The Agitation -By Jombo Odilichukwu
The poetess in this poem of four stanzas writes on the political situation of the southern part of Nigeria from the time before its annexation to the present day agitation. The first stanza shows how the southerners, the Igbo’s precisely were without any form of centralization, except for the gerontocracy, which accords the eldest man in every family and clan the leadership mantle and respect, every man for himself, fending for his family and also the community (treasury of full sacks), until the colonization (annexation by white king) of Nigeria that started with Lagos in July 1861, history has it that the colonial master had come in guise of signing treaties with African countries (without a bell ring), and the Nigerian-British case was no different, and just before they could realize that signing the treaty was signing into captivity, it was dusk. The likes of king Jaja of Opobo, Nana of Itsekiri, Oba ovorenewem of Benin tried to oppose them but were thrown into exile. Though the people were sold into slavery, “there was an illuminating”.
Illuminating symbolizes civilization. “The heart piercing wailing was not to be ignored” (barbaric act of slavery, and exploitation, so the elites stood, using civilization to their own advantage, by writing, speaking, forming coalitions and parties). In the second stanza, trumpet sound symbolizes the 1957 London delegation that initiated the quest for independence in 1959, though history has it that the Northerners were not ready at the time so the independence was adjourned to Oct. 1, 1960. The liberating sound symbolizes independence. Black turning into white symbolizes mixed culture (the Lingua franca became English, there was high quest for white collar jobs and not farming or other traditional jobs, mode of eaten and food items changed, including worship system. There was acculturation). Luke warm symbolizes lack of full knowledge of any of the cultures (we did not learn their culture fully, and we had no firm grip on our culture after the independence).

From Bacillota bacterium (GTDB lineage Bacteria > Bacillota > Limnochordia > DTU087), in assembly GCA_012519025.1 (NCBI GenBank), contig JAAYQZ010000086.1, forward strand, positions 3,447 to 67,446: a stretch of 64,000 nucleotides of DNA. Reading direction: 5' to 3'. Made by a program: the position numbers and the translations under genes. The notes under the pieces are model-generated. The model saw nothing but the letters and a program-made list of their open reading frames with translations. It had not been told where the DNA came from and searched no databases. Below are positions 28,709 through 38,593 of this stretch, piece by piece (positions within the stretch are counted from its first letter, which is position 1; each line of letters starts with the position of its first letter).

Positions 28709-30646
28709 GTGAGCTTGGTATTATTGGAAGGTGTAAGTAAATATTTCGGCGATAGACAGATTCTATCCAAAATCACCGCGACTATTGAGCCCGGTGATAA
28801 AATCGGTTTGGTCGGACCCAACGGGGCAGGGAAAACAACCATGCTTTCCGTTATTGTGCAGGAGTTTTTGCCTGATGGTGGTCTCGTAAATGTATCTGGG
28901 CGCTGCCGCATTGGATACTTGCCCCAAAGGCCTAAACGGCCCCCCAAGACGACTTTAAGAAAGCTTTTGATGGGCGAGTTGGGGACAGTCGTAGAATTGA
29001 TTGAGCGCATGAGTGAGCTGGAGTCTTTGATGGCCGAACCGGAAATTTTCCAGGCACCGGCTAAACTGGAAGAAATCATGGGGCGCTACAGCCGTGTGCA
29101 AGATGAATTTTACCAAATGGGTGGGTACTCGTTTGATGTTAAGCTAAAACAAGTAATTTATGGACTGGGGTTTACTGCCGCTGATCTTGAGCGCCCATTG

“Treasury full of sack was not recovered in the pack” means that communalism was fading, and our resources were looted. With victory of Independence, Nigeria could feel hope in the air, a dream had come through. The third Stanza tries to synthesize the events happened during colonization and the Nigerian civil war. Coronation symbolizes the amalgamation of the Northern and southern protectorate, regardless of the conflicting culture and religion. “Seed of the white king” symbolizes Nigeria. The name Nigeria consequently led to the amalgamation of the Northern and southern protectorate and the Nigeria civil war was the fruit.
The fourth stanza explains the present day Biafra agitation, from MASSOB (movement for the actualization of the sovereign state of Biafra) to the IPOB (Indigenous people of Biafra) and the “ohanaeze ndi Igbo”. “They sing awareness” awareness refers to their claim to self-determination and knowing what they demand from Nigeria, as there is marginalization in the air. But their actions show ignorance, because the three groups are at loggerheads, they do not say the same thing, yet they claim to be speaking for the same people. They need to be informed, they need sit together and unlearn in order to learn, and only unity will make their dream come true. Nigeria could be what they want it to be if this agitators can unite with their leaders and themselves and speak with one voice.
From The Intellects Desk
Indeed, the journey is so long and unending until one closes his eyes in death. But while we exist, we must survive, is that not a part of our essence? We have not come here to just leave unnoticed. A lot has been expressed and explained already, if the old cactus cannot give way for the young cactus as nature demands, the young cactus must realize self-determination, grow stronger and deeper roots, sprout out and unseat the old cactus who have refused to give way for nature to take its cause. Power is not given, by anybody, it is eventually taken.
Every epoch has witnessed agitation and strive among nations, as long as man lives, there must be strive, for man is free and is everywhere in chains. Again, man is a political being whose interest is usually more egoistic than altruistic. Will splitting Nigeria to achieve Biafra really bring prosperity in the nation where three groups as shown in the poem analysis advocate differently for a people on one issue? At the same time, will marginalization, tribalism, nepotism and imperialism keep Nigeria as one? The federal government, the legislatives and the judiciary must cross examine the situation and proffer solution to the problem, a people should not be slaves in their hope nor there be preferred citizens before the law.
Our national anthem pleads freedom and justice.
Let the compatriots arise,
Let the labours of heroes past not be in vain,
Let our leaders be guided right,
Only then shall we build a nation bound in freedom and unity,
Where peace and justice shall reign.
So help us God. Amen!